Skip to main content
main-content

Medicine Matters oncology

GURU SONPAVDE: Hello. I'm Dr. Guru Sonpavde. I'm the bladder cancer director at the Dana-Farber Cancer Institute in Boston, USA, and we are here to discuss a study we presented at the ESMO Congress meeting that happened recently. And this is a study in which we looked at ctDNA - circulating tumor DNA - pre and post-treatment in patients with metastatic urothelial carcinoma who had received an immune checkpoint inhibitor.



We also had a small parallel cohort of patients who had received platinum-based chemotherapy where we had baseline and post-treatment ctDNA assessment. So this was a modest sized study we had 39 patients with metastatic urothelial customer who had received an immune checkpoint inhibitor where we had baseline and post-treatment ctDNA assessment.



So the key features of the ctDNA assessment were, one, the first time point and the second time point were separated by a median of six months. So this is not really early changes. This is late changes at six months out, median. And also we used a platform that is a very sensitive applicant-based next-generation sequencing platform for ctDNA assessment.



This is a highly sensitive platform, we felt, and this is what we found in this study-- more than 95% of patients had a ctDNA alteration, and that includes also the platinum-based patients, where actually all of the six controlled platinum patients had a ctDNA alteration.



So coming to the findings of the study, number one, the platform was [INAUDIBLE] sensitivity held up, and also I might add that the volume of plasma that we used to detect ctDNA was a small volume of 2 ml plasma in general, so very small volume of plasma. There were early changes of ctDNA that were correlating with either response or progression, so it was generally seen that patients who were responding to the immune checkpoint inhibitor had an extension of a genomic alteration found at baseline while patients who had progressive disease had new alterations emerging close to the time of progression at the second time point.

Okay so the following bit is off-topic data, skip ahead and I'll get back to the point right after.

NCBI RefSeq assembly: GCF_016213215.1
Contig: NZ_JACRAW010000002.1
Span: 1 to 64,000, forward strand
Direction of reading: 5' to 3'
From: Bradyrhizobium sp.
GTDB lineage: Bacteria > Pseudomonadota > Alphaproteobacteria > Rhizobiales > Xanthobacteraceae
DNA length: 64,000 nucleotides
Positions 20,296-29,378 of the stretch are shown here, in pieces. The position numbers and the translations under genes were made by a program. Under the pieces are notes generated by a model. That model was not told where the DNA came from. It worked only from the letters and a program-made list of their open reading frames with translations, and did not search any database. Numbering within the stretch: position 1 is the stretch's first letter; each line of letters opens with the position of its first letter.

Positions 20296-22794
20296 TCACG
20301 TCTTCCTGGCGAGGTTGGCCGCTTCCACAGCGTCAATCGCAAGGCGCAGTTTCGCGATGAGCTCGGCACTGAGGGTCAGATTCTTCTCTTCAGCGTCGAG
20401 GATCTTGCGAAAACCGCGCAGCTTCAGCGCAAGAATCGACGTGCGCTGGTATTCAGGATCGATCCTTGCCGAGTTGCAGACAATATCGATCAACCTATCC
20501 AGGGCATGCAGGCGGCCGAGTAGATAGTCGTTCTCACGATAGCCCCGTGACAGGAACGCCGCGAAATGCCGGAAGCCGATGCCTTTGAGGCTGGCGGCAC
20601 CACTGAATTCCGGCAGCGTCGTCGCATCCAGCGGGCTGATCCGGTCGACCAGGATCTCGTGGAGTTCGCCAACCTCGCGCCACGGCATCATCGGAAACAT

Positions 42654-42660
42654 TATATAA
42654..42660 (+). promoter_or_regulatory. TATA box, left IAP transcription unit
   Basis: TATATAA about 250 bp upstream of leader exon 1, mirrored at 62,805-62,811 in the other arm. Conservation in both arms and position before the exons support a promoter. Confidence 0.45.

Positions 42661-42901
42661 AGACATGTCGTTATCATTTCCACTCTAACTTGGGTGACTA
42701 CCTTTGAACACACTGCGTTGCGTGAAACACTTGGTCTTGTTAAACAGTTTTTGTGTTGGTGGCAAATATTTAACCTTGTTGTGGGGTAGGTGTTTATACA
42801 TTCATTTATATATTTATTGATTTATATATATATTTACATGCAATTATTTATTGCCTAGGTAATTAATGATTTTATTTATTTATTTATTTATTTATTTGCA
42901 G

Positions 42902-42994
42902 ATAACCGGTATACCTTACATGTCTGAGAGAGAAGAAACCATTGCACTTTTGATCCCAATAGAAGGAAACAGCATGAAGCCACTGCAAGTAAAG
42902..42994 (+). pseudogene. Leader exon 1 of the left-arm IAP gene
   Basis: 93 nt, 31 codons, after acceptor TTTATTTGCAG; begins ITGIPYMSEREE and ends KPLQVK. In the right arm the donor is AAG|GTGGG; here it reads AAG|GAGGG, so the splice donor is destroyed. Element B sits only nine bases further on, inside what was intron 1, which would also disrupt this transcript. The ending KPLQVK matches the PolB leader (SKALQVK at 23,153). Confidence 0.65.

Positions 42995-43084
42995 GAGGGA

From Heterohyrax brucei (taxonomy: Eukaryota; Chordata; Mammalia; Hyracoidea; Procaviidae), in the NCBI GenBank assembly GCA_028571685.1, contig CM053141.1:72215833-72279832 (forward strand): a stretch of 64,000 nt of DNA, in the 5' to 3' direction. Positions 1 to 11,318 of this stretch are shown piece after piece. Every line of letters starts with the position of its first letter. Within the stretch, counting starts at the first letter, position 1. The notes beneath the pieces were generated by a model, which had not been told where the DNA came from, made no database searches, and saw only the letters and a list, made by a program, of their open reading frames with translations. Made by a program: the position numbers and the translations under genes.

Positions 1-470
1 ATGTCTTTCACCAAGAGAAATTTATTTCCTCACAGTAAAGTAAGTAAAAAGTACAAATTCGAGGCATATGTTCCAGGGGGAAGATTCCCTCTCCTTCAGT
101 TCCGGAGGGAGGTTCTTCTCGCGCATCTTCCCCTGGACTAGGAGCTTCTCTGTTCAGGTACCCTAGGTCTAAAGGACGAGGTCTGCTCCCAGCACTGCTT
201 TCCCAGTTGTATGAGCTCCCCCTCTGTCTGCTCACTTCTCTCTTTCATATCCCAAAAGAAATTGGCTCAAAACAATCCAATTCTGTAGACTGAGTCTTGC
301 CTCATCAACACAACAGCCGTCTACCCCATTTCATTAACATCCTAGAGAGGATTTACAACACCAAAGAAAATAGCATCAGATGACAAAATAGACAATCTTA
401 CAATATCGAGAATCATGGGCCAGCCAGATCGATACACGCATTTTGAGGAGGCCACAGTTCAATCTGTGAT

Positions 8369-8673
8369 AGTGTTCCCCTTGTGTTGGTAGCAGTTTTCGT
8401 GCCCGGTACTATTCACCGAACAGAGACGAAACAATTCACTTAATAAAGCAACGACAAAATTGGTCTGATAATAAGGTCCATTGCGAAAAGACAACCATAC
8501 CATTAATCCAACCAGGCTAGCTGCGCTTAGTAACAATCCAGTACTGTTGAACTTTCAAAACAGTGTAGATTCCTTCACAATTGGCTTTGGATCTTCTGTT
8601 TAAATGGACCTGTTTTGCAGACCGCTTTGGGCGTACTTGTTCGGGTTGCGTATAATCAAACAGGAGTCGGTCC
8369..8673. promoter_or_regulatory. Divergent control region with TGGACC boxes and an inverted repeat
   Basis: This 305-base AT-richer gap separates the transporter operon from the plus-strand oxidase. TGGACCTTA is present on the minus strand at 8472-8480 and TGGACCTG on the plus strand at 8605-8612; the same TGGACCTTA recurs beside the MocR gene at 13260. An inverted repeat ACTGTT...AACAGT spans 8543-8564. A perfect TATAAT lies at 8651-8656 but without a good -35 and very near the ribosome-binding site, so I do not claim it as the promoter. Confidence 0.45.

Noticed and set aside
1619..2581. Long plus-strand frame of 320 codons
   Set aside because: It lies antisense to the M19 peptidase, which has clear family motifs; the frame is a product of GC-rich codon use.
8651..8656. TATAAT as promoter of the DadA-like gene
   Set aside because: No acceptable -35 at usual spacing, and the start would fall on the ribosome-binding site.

In general, the alterations found are what we would expect in metastatic urothelial carcinoma patients with p53 alterations, telomerase gene alterations, BRCA1, BRCA2 alterations were also found, and what was seen was that in patients who were progressing at the second time point of ctDNA assessment BRCA1, BRCA2, and PIK3CA mutations seemed to be emerging more often. And that seemed to correlate with progressive disease.



And when we looked at the parallel platinum cohort, these patients did not have this frequent emergence of PIK3CA mutations in particular. So we believe that this is a sensitive platform that could be used to select patients for specific treatments, for example, in a genomic alteration guided trial. And given the sensitivity of this platform and the non-invasive nature, of course, it would be much easier to select patients based on a sensitive ctDNA non-invasive platform for a specific trial than an invasive tumor biopsy.



I might note that there are multiple ctDNA platforms out there, and it's always a challenge to find the ctDNA alteration on a non-invasive platform. So I think the sensitivity of the platform is a big advantage in this respect.



So overall, we were encouraged by this study. We think that this platform would be useful to select patients for specific trials, given the sensitivity, and there were also insights into the biology of the tumor, potentially PIK3CA and BRCA1, BRCA2 alterations are a source of resistance to immune checkpoint inhibitors and could be targeted with specific drugs.